Monday, August 29, 2011

Lesson #83: Startup Roles & Responsibilities

Posted By: George Deeb - 8/29/2011


& Comment

Every startup is different and has their unique challenges.  But, most startups have similar managerial needs.  Today's lesson tackles typical roles and responsibilities within a startup.  Although I am going to use C-Level titles for purposes of this discussion, it is not critical you actually use C-Level titles within your organization.  Some people are motivated by them, and others are not.  So, determine which titles are appropriate for your company's culture and personality. 

With that said, the typical roles within a startup's management team are: (i) CEO/President; (ii) CMO/CSO; (iii) COO; (iv) CTO; and (iv) CFO.  Let's discuss the specific job descriptions for each.

The CEO/President is typically the founder within a startup.  But, that is not always the case.  Sometimes, the founder is smart enough to know when their personal skills are lacking for ultimate company success, and they look outside of the company for their CEO.  As a refresher, please re-read Lesson #14 on role of the startup CEO.  The summary is the CEO is the visionary of the business setting long term strategy and direction, and navigating competitive waters.  The CEO is typically an outward facing role, meeting with key investors, partners and other strategic advisors.  On the flip side, the President role is typically an inward facing role, managing the day-to-day operations of the business.  In most startups, the CEO and President is the same person.  But, when the company's growth can afford it, the CEO and President roles are split, to allow the CEO more time to focus on "steering the ship" and the President more time for "optimizing operations".

The CMO or CSO of an organization is in charge of all marketing or sales driven activities of the business.  This role can sometimes be called a Chief Revenue Officer, as without effective marketing or sales leadership, there will be no revenues.  Most B2C businesses are marketing driven and would need a CMO.  And, most B2B businesses are sales driven, and would need a CSO, which for a startup, is most likely one of the team's salespeople, as well as the sales manager.  At the end of the day, whether it is a CMO or CSO, it is all about driving new leads for the business, as cost-effectively as possible.  And, getting existing customers to close into repeat sales.  In my opinion, this is the most important hire for the business, even more so than the CEO, as it will make or break your revenues.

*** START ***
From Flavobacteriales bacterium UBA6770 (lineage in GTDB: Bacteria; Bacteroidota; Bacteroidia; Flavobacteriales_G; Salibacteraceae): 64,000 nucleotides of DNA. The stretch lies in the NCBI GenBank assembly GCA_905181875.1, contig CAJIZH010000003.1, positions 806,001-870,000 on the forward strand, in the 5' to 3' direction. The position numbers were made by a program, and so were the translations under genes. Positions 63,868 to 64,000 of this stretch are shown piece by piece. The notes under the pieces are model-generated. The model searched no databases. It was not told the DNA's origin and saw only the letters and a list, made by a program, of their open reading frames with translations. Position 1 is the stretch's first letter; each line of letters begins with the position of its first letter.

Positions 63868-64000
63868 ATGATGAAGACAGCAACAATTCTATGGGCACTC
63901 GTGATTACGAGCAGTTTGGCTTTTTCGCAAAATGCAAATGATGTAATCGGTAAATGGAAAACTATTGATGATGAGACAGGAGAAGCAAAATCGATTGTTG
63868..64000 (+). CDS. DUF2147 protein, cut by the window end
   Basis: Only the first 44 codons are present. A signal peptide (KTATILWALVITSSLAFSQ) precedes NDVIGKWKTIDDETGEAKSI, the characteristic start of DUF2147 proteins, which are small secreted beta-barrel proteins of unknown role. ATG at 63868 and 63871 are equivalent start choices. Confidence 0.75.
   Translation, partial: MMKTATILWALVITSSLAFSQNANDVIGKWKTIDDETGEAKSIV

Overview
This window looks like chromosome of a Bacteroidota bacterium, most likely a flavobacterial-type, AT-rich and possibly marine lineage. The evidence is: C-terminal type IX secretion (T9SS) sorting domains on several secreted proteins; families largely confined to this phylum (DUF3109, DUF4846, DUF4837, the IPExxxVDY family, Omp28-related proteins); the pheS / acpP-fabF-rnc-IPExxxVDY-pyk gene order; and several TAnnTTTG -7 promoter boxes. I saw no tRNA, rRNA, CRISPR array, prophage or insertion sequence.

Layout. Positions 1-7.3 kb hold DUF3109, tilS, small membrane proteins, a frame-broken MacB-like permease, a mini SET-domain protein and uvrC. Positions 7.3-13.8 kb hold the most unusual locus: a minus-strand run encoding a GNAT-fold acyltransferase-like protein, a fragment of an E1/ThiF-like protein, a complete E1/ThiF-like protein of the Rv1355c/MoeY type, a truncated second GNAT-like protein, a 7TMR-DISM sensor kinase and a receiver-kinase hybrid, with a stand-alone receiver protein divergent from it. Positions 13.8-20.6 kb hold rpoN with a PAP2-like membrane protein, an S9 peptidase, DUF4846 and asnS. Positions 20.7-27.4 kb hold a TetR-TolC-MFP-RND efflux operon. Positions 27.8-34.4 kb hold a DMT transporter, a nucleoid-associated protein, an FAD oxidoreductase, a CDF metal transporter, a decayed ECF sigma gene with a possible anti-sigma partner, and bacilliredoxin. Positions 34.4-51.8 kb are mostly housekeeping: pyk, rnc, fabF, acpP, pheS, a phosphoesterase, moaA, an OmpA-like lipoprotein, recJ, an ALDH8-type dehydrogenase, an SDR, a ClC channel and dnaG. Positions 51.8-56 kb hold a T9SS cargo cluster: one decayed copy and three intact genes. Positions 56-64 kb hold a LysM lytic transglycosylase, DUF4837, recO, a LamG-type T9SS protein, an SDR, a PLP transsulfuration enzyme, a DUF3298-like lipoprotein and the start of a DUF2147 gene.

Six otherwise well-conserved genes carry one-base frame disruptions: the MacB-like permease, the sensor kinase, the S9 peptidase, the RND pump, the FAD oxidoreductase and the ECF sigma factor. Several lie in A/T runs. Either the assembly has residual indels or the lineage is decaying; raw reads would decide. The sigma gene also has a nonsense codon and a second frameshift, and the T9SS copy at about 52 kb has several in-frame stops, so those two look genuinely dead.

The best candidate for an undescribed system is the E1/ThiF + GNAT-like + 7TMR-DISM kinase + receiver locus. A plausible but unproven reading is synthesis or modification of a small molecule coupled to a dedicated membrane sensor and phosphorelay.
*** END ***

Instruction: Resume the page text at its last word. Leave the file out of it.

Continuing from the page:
The COO is in charge of all the operations of the company, and in many respects is duplicative with the President role.  The only real difference is that the President is also in charge of managing the other C-Level executives (e.g., CTO, CFO, CMO), as well as the COO of the business.  Whereas, the COO is solely focused on operations.  So, after the CMO or CSO brings leads into the business, the COO takes over to ensure a solid customer fulfillment experience.  Think of the CMO/CSO is "pre-sale" activities with clients; and the COO as "post-sale" activities with clients.

The CTO is in charge of all technology decisions for the company.  This technology could be the entire lifeblood of a "dot com" e-commerce company.  Or, it could be as mundane as the back office systems and software that keep the business functioning (e.g., finance, HR, CRM, call center, network).  Obviously, the more important a role technology plays in your business, the more critical this person is to the company's success.

The CFO is in charge of all financial, accounting, budgeting, cash management and reporting decisions for the company.  This not only includes managing internal controllers, treasurers and bookkeepers, but managing relationships with any outside CPA's or bankers.  In a startup, the CFO is also the controller and treasurer of the business, managing all accounting and cash decisions themselves, until the business gets to the scale it can afford a bigger staff.

I didn't add a General Counsel to this organizational structure, since a startup typically cannot afford a full-time counsel.  Instead, I would rely on your outside law firm for any legal assistance that may be required from time to time, until your business grows to the point its legal needs require full-time support.

So, when you are pulling together your management team, make sure you are hiring with this type of organization in mind (or something similar, as this is not set in stone).  And, make sure the individuals for the job have the proper skills required to succeed in a startup environment.  Please re-read Lesson #34 and Lesson #35 for more details on how best to recruit and screen candidates for your startup.  And, worth mentioning, it is equally important this team gets along personally and shares the same long term vision for the business for the company to succeed.

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